In this outdoor survival skills program, we will venture out onto the Ipswich River. Learn the In this outdoor survival skills program, older children will learn the basics of the ancient outdoor skill of fire-building. Participants will learn important safety steps, collect their own firewood, try different methods of fire-starting, and end with a roaring campfire and s'mores. No experience is necessary - just a willingness to learn and a respect for working with fire.
Did you know that nature plays its own game of hide-and-seek? In order to survive, animals and insects use many disguises. They can stay very still, blend in with their surroundings, and even change color. We'll take a hike to look for these secretive creatures that hide themselves from prying eyes.
Let's head outdoors to our spectacular local habitats to see what's new! We love to find things; think about colors, shapes, and patterns; and wonder why this place is a special home to wildlife. You and your preschooler will both enjoy this fun, energetic format for exploring nature.
This four-session series introduces toddlers, accompanied by a favorite adult, to the natural delights of late autumn as mammals, birds, and even plants prepare for the coming winter. We'll go out for a hike to look and listen for signs of the season. This program is also offered on Tuesdays or Fridays.
Come enjoy an early evening excursion at the Ipswich River Wildlife Sanctuary in Topsfield! During the autumn months, thousands of migratory waterfowl fly directly over the sanctuary as they travel from their summer breeding grounds in the north to their winter homes in the south. Each night, hundreds of ducks drop into Bunker Meadows to rest and refuel for their journey. We will hike down to Bunker Meadows and climb the observation tower to observe the magnificent spectacle of ducks coming in to roost. Learn to identify different species, use counters to keep track of numbers, hear the sounds of ducks settling in for the night, and listen for the call of a great horned owl across the marsh. This is an evening not to be missed.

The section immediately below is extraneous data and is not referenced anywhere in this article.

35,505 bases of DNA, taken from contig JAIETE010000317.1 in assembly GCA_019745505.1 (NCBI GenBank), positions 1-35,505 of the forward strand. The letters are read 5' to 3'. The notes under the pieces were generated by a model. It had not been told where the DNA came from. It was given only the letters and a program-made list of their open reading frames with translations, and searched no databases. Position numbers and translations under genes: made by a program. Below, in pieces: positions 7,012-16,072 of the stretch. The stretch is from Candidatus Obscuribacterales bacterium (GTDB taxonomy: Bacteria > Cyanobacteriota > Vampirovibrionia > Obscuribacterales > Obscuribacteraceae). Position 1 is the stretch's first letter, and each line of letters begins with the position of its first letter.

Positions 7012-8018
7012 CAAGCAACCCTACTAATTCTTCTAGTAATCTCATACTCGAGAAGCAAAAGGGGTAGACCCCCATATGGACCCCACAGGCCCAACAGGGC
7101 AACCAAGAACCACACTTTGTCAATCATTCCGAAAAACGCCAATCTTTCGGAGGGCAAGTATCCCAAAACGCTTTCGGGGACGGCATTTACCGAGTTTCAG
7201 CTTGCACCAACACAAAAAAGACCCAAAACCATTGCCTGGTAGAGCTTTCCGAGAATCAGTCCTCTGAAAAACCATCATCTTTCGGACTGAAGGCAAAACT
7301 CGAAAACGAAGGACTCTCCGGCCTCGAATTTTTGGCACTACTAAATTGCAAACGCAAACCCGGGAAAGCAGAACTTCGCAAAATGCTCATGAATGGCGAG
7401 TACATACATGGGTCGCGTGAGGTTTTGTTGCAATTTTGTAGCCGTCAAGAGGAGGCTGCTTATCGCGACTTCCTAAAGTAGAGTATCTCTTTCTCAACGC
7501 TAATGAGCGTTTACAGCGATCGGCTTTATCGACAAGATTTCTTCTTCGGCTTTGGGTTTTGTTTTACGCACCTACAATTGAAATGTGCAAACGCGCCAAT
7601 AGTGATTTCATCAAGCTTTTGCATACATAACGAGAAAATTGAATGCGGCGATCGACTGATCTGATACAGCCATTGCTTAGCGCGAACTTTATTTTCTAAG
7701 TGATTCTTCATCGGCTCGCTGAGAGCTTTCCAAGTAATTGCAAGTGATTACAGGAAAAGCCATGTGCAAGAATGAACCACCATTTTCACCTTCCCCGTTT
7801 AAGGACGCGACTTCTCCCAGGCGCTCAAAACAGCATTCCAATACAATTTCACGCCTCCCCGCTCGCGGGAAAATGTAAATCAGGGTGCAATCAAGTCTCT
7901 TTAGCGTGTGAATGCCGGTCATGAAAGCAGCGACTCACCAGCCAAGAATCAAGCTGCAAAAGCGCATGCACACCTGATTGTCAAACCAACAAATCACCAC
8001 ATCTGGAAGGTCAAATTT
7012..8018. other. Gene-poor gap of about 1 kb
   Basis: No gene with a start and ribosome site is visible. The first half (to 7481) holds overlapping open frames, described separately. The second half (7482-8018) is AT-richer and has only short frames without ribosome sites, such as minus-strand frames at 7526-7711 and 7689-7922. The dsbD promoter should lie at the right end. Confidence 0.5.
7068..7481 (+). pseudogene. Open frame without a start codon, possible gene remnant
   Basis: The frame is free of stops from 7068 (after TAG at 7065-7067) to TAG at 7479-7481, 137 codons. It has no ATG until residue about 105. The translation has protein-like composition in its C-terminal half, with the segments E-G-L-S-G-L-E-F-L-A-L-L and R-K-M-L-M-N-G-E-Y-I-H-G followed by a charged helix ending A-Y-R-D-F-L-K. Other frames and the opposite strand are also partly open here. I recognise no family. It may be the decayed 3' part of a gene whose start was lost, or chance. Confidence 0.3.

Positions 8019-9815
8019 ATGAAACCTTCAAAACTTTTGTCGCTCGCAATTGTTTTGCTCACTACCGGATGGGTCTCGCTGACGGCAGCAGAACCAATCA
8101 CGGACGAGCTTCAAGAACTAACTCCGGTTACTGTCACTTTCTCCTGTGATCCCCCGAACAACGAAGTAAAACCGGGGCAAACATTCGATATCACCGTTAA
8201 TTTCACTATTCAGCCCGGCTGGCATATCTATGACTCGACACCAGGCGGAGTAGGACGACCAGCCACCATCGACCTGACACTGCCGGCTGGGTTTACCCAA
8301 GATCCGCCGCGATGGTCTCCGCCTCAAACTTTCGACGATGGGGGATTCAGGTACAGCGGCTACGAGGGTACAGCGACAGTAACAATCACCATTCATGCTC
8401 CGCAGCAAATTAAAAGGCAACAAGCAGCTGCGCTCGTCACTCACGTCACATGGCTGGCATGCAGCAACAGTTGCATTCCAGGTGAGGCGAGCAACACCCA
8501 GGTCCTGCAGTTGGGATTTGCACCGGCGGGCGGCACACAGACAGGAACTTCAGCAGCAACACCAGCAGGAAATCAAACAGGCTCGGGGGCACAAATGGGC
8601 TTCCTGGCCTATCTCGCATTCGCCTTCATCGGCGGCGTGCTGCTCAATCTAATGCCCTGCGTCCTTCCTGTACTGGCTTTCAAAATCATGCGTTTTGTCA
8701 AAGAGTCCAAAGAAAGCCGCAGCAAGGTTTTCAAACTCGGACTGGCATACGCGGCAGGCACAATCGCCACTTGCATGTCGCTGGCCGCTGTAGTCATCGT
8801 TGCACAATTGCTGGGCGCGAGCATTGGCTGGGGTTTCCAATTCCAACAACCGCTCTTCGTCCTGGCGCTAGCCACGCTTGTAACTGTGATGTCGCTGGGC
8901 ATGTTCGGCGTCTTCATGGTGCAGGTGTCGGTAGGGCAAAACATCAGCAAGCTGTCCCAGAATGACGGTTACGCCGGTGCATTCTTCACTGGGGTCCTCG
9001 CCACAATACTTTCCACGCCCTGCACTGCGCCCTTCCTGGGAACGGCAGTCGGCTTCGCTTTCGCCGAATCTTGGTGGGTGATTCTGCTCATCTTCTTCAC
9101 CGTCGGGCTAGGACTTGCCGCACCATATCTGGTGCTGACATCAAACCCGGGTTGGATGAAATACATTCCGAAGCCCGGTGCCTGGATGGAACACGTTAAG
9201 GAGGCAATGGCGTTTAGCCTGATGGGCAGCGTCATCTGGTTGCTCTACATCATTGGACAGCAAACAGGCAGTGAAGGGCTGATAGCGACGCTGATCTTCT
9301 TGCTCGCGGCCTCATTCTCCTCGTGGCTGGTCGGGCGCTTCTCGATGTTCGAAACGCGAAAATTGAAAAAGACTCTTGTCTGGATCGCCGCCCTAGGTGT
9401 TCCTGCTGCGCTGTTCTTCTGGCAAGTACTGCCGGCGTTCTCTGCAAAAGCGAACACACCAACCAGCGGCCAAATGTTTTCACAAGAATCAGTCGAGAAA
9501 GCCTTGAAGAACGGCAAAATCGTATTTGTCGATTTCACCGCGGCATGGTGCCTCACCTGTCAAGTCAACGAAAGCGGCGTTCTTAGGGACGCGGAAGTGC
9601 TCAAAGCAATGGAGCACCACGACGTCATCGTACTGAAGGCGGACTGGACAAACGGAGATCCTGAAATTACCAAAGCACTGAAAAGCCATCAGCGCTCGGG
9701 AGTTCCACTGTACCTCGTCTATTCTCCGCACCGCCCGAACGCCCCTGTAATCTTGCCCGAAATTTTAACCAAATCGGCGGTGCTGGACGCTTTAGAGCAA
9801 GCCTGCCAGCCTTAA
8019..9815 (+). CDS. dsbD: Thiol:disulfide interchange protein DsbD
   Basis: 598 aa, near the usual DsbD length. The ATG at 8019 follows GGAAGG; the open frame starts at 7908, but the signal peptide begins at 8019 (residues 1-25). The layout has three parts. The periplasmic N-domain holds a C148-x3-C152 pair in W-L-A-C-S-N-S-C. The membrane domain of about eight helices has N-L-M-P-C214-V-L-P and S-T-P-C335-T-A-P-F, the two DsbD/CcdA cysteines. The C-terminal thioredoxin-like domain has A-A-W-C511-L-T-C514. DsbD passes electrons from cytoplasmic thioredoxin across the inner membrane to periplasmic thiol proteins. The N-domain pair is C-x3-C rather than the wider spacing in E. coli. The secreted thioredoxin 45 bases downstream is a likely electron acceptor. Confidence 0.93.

U. S. National Park Rangers host free tours at the Saugus Iron Works. Learn about the production of iron on this site in the mid-1600s, an endeavor that was integral to the growth of the early colony. Hear about the archeological dig and reconstruction of the site in the 1940s to 1950s. Upon availability, this tour may include the operation of waterwheels, the 500-pound hammer, the rolling mill, and blacksmithing demonstrations. Tour lasts about one hour and is outdoors.
Join us for a cruise in Essex Bay aboard our pontoon boat the Osprey! We’ll view the seldom seen backside of the Crane Wildlife Refuge and take a turn around Choate Island to view the open fields, wooded hillside and historic structures from the water while hearing stories and learning fun facts about the area from longtime steward, Donny Paquin. This event requires pre-registration online or at the Castle Hill front desk.
Maudslay State Park invites you to take a snapshot look at the three stone bridges erected by the Moseleys – and their history. The bridges are architectural wonders, still functional after many years of use. The three stone bridges of Maudslay make a visit to the park a unique experience and tell us stories about the family and the property. When were the bridges built? What did they replace? Where did materials originate from?
Tuesday, November 12
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